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I have a model that has a pickled set of strings. (It has to be pickled, because Django has no built in set field, right?)

class Foo(models.Model):

    __bar = models.TextField(default=lambda: cPickle.dumps(set()), primary_key=True)

    def get_bar(self):
        return cPickle.loads(str(self.__bar))

    def set_bar(self, values):
        self.__bar = cPickle.dumps(values)

    bar = property(get_bar, set_bar)

I would like the set to be editable in the admin interface. Obviously the user won't be working with the pickled string directly. Also, the interface would need a widget for adding/removing strings from a set.

What is the best way to go about doing this? I'm not super familiar with Django's admin system. Do I need to build a custom admin widget or something?

Update: If I do need a custom widget, this looks helpful: http://www.fictitiousnonsense.com/archives/22

Update 2: Now I'm looking through different relational models to see if that will work. One idea I'm toying with:

class FooMember(models.Model):
      name = models.CharField(max_length=120)
      foo = models.ForeignKey('Foo')

class Foo(models.Model):
      def get_names(self):
          return FooMember.objects.filter(foo__exact=self)

Disadvantages of this include:

  • It feels excessive to make an entire model for one data field (name).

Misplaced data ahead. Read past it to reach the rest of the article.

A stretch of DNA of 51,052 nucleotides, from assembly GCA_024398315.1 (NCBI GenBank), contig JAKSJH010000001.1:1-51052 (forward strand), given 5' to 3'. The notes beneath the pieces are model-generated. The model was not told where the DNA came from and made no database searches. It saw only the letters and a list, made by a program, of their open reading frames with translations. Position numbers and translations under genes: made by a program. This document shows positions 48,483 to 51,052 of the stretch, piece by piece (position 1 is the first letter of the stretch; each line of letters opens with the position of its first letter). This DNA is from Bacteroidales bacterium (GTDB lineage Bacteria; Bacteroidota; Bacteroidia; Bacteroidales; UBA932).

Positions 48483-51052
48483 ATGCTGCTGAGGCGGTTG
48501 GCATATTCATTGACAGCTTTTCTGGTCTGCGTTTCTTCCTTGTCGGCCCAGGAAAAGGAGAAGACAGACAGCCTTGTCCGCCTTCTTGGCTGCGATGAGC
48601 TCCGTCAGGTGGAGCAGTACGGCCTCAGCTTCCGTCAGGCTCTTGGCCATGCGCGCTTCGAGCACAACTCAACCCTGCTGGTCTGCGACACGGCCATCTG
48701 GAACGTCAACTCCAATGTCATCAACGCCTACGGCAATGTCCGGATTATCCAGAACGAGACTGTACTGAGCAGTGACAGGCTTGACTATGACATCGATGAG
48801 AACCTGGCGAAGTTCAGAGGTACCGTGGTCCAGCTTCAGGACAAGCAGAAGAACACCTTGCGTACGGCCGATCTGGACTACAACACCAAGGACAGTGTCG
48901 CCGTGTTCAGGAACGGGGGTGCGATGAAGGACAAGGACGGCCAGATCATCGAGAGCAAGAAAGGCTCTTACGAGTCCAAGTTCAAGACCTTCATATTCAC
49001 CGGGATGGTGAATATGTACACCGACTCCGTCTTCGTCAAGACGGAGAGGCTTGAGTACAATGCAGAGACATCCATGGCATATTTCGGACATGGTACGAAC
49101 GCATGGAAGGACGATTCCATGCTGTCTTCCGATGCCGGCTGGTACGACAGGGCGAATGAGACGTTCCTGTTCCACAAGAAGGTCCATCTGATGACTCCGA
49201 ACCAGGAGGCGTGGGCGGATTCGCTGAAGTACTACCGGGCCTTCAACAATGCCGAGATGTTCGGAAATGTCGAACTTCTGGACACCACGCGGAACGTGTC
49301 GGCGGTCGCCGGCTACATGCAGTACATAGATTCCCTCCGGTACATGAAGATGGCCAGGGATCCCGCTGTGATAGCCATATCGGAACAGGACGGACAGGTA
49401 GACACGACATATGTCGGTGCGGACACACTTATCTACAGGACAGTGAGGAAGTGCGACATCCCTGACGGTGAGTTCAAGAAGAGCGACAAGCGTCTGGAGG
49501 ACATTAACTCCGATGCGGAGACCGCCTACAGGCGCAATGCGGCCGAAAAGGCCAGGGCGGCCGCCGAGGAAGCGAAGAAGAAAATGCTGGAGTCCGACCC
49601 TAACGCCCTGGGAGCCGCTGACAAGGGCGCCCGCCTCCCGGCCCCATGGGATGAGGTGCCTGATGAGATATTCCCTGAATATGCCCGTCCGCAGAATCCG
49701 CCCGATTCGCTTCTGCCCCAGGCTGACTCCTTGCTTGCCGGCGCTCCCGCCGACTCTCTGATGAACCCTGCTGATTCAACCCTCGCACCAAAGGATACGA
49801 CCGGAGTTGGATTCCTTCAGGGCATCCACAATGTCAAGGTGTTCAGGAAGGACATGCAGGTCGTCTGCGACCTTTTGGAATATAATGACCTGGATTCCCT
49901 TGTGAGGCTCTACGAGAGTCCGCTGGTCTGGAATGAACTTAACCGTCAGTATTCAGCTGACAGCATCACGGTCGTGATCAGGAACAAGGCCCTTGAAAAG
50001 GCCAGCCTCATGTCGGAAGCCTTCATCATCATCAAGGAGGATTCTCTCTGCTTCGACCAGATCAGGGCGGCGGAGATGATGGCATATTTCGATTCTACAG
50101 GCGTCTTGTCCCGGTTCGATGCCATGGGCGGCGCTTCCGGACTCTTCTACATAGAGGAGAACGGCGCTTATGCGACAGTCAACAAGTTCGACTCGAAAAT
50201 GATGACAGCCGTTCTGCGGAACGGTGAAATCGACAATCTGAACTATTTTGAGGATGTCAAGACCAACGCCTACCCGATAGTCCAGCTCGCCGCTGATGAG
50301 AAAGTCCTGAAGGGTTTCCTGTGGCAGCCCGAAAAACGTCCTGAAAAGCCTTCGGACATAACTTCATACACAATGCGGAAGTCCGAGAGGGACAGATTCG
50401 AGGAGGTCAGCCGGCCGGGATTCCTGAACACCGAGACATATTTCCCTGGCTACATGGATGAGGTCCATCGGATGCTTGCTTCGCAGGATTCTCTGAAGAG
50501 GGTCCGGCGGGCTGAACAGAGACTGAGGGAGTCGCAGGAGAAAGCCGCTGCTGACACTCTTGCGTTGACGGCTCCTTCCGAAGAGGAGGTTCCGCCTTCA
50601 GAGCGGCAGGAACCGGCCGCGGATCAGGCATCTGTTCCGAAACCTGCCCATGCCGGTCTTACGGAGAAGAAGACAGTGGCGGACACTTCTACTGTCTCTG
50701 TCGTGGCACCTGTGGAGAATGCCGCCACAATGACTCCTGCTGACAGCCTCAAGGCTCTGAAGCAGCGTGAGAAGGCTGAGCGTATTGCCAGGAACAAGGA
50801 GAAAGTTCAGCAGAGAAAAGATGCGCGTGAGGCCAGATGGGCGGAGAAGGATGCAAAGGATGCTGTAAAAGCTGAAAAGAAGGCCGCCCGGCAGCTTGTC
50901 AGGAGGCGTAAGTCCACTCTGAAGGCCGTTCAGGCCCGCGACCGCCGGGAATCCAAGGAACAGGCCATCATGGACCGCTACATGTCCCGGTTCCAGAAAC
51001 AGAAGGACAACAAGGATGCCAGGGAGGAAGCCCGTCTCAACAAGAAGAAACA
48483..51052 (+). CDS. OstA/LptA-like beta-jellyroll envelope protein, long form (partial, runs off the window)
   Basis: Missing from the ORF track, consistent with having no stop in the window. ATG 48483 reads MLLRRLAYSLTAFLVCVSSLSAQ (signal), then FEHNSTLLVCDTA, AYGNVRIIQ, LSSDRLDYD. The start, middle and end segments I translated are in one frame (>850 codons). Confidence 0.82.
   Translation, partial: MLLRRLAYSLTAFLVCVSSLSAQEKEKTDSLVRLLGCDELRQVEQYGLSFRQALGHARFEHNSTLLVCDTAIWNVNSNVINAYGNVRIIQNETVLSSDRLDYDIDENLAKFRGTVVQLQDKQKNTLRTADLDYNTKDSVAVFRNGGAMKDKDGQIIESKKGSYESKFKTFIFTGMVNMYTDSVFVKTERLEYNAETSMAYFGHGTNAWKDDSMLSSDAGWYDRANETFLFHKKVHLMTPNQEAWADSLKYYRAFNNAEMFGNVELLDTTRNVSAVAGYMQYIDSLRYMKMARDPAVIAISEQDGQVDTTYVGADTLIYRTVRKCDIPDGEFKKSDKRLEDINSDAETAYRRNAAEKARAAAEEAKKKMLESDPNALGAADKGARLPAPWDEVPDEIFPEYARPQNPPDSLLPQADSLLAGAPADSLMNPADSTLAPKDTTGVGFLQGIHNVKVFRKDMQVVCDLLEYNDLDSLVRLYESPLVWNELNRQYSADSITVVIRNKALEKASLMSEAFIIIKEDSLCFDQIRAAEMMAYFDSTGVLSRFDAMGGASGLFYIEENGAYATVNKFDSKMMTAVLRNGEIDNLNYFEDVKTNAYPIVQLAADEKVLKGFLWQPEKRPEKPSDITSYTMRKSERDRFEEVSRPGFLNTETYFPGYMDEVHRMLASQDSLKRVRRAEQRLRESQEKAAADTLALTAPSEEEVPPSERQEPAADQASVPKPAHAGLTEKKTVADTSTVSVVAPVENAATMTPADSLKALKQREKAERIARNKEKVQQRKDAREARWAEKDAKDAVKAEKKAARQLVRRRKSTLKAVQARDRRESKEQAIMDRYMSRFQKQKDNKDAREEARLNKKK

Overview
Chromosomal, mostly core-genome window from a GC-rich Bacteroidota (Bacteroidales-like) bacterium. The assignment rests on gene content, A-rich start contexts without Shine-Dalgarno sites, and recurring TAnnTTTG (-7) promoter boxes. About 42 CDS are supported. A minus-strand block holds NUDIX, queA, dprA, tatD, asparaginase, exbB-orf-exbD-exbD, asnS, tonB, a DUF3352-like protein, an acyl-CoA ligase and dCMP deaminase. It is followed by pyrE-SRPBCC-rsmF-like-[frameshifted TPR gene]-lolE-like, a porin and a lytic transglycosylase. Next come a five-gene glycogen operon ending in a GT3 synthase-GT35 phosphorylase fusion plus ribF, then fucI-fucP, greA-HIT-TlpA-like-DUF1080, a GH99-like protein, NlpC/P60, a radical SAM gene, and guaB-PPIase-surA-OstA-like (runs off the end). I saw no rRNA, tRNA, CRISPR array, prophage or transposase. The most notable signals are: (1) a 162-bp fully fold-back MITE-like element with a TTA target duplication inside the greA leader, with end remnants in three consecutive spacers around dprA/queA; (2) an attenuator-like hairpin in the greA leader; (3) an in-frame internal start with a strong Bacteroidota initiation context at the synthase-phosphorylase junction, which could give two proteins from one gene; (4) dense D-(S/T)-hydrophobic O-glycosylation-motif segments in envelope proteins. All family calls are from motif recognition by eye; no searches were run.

• I would like the admin interface for Foo to allow the user to enter a list of strings. I'm not sure how to do that with this setup; making a custom form widget seems like less work.
share|improve this question
A ManyToManyField is similar to a set. Could you make your strings unique=True fields in another model, and include a ManyToManyField of that model in Foo? –  David German Jan 16 '11 at 2:19
"It feels excessive to make an entire model for one data field (name)" --- it does feel this way, but those are just rows in a database table. –  osa Sep 13 '14 at 21:22

1 Answer 1

Uhm. Django usually stores it's data in an SQL database. Storing a set as a pickled string is definietly not the best way to use an SQL database. It's not immediately obvious which is the right solution in your case, that depends what is in that set, but this is the wrong solution in any case.

You might want a new table for that set, or at least save it as comma separated values or something.

share|improve this answer
Can you explain why it's the wrong approach? The set will never have more than ~10 items in it, so I don't need fast lookup times. Also, what advantage does CSV have over pickled? (aside from complaining more if the item I'm pickling isn't a set.) –  Nick Heiner Jan 16 '11 at 18:04
The advantage of CSV is that you can read it even if you don't have python around. If you want everything in pickles, try ZODB an object oriented database based on pickles that is pretty awesome. It's the wrong approach because it does use the SQL database you have, it's not portable, it's complicated to implement, it's brittle and prone to breaking. There is nothing compelling about it at all. –  Lennart Regebro Jan 16 '11 at 21:29

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